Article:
(Before reading this post, read John Gruber’s post here)
Steve Jobs, on stage in 1997:
“We have to let go of this notion that for Apple to win, Microsoft has to lose,” Jobs said. “We have to embrace the notion that for Apple to win, Apple has to do a really good job. If others are going to help us, that’s great. Because we need all the help we can get. […] The era of setting this up as a competition between Apple and Microsoft is over.”
Apple fans seem to eat this kumbaya stuff up, to really believe it. But Apple is the company that built iPhone after Windows Mobile, iCloud after Google Docs, and soon a subscription music service after Spotify. iCloud mail? Webmail but better. Think about even iTunes: music software wasn’t something new; it was something better. Way, way, way better, but still.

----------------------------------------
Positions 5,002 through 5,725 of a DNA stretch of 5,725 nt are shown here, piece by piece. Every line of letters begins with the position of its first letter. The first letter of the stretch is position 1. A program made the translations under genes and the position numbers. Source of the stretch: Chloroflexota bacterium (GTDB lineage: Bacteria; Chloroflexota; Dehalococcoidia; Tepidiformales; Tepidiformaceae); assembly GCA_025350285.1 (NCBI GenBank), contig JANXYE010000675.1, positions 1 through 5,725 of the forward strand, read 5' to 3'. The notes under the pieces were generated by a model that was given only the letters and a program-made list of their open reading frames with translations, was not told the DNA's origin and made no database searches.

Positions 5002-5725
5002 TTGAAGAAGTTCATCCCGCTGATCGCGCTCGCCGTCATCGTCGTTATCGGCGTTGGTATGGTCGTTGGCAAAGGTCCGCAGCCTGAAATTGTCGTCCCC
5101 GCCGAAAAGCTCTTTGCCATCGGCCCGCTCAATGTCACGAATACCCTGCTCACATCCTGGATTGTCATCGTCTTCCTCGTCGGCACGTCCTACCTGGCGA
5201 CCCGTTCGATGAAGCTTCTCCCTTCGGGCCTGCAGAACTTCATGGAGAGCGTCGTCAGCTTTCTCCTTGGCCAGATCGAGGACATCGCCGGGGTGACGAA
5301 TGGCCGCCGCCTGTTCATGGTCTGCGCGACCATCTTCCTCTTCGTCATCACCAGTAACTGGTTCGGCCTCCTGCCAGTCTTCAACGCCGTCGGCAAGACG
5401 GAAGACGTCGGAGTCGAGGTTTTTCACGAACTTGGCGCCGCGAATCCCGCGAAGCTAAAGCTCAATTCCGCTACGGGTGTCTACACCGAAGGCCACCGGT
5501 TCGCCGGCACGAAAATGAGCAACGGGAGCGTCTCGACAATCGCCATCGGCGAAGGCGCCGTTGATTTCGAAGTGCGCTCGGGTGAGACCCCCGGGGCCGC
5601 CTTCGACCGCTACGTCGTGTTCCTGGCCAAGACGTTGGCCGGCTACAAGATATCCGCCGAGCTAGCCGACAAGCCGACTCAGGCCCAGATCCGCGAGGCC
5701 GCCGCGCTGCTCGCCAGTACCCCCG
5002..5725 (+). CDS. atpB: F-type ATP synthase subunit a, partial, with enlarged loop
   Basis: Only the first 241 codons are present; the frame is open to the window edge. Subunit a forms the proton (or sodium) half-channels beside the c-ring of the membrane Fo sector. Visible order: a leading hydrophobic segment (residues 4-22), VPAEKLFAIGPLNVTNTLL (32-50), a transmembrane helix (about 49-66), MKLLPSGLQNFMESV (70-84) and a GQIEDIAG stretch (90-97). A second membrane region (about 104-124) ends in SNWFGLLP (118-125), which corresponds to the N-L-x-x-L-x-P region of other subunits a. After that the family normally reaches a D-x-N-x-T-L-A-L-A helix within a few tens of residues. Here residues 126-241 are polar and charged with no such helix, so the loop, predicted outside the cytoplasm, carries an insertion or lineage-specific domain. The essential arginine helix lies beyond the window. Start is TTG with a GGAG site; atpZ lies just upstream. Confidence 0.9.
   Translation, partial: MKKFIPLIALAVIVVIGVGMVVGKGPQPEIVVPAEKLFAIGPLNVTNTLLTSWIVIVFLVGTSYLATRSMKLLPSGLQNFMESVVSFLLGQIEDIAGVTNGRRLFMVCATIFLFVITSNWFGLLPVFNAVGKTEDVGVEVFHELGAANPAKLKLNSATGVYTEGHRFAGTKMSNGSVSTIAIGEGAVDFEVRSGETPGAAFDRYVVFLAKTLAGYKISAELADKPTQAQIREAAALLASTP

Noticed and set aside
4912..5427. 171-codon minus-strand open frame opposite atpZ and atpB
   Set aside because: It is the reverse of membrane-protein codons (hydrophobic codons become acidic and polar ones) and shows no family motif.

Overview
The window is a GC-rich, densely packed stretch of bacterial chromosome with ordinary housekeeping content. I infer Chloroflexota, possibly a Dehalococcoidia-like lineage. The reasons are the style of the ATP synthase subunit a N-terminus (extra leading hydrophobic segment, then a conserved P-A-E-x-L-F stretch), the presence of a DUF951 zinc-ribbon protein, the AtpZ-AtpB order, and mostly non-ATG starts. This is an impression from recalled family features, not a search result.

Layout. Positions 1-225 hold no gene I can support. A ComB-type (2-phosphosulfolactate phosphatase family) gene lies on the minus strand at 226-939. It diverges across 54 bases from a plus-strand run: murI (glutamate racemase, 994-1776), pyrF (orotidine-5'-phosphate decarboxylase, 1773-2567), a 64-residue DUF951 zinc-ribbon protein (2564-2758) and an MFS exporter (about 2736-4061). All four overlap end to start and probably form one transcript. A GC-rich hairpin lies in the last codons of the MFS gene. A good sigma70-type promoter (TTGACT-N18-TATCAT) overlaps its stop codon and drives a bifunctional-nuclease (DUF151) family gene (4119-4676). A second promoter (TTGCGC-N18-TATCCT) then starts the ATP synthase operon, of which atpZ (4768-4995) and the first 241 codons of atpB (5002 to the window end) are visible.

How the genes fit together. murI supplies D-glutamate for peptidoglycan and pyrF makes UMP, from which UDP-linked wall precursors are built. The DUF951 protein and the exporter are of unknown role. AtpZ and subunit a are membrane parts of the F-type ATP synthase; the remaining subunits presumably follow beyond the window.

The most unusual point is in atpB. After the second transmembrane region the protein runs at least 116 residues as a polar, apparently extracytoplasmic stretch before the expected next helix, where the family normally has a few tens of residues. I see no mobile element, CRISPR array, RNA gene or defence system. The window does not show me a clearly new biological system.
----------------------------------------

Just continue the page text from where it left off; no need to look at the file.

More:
Consider music sales. Apple iTunes Store entered a market where eMusic and others had been around for years. That wasn’t something great that didn’t already exist. It was a better version of something that already existed. Apple is a hyper-competitive company, and they repeatedly enter markets that already exist and crush competitors. Nothing wrong with that. That’s how capitalism is supposed to work, and Apple’s successes are admirable. But there’s nothing stupid about seeing Apple being pitted “versus” other companies. They want everything; their ambition is boundless.